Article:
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Water Vulnerability – A Topic for the Next G8?

The recent G8 meeting will be remembered, amongst the other items discussed, for the unfortunate London bombings and the somewhat lame climate change initiative that resulted after all the fanfare about this being the place to highlight the issue of the century — climate change.

But are we really correct in calling climate change the only critical issue we are dealing within the Earth system today? Clearly climate change is an issue that needs a framework and policy developed by the global community to help solve some fundamental issues such as reduction in GHG emissions, technology adaptation, and development of scientific concepts to sequester GHGs, etc.

It is important that the scientific community demonstrate its ability and propensity to adapt a broader perspective to encompass a more holistic perspective that considers the vulnerability of the Earth’s resources and possible adaptability and mitigative strategies. It is then feasible that the disconnect between science and the compromises that policymakers and the populace have to make in reaching the decisions between a myriad of choices in abating climate change possible.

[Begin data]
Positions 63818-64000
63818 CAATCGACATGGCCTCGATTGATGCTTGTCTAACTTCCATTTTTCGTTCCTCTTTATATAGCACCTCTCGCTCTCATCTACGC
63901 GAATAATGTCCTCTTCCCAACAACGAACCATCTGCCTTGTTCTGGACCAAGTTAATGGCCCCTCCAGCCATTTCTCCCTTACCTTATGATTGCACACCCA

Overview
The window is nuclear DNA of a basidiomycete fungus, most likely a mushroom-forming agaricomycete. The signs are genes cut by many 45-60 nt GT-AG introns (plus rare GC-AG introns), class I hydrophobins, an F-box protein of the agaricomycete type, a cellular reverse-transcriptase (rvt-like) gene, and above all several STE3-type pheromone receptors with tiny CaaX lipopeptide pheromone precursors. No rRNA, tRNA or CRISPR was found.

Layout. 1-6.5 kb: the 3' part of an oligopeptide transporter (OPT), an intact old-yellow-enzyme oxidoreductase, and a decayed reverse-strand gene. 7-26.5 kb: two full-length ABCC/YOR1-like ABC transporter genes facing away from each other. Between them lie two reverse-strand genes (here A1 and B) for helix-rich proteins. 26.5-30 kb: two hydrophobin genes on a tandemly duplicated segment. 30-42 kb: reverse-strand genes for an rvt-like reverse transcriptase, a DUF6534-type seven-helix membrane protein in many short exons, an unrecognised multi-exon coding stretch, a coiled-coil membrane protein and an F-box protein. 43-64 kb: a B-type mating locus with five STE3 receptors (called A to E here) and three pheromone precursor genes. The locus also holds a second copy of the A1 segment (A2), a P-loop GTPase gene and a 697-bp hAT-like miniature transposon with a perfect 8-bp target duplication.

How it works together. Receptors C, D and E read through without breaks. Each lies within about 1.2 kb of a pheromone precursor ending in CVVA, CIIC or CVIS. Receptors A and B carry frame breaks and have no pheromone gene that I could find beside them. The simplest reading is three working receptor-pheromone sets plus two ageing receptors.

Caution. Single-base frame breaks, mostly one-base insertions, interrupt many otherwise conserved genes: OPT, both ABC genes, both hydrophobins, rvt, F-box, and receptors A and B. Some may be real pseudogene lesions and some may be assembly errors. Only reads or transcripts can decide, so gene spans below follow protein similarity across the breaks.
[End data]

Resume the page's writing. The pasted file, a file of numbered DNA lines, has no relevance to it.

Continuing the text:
The vulnerability of water resources as a global issue is indeed critically poised even as the world debates climate change. There is growing evidence (Douglas et al. 2005, Nat. Haz, in review) that between 1990 and 2025 the number of people living in countries without adequate water is projected to rise from 131 million to 817 million. India is supposed to fall into the water stress category long before 2025 (Shiva, 2002).

Let’s continue with the example of India to illustrate a few areas where the hydrological vulnerability problem lie. Climate change can contribute to the variations in the natural water cycle and cause stress on the water resources. Over and beyond that, there are significant societal issues which have more direct impacts on the water resources (and vice versa). For instance, the increasing trend in privatizing water sources has played a daunting role in the inequity of water access. Private ownership, rather than collective sharing, has left many villagers paying exorbitant rates for water (something that is nearly impossible to afford for sustenance farmers) or spending hours locating alternate water sources. As water availability decreases, malnutrition, disease, and infant mortality increase.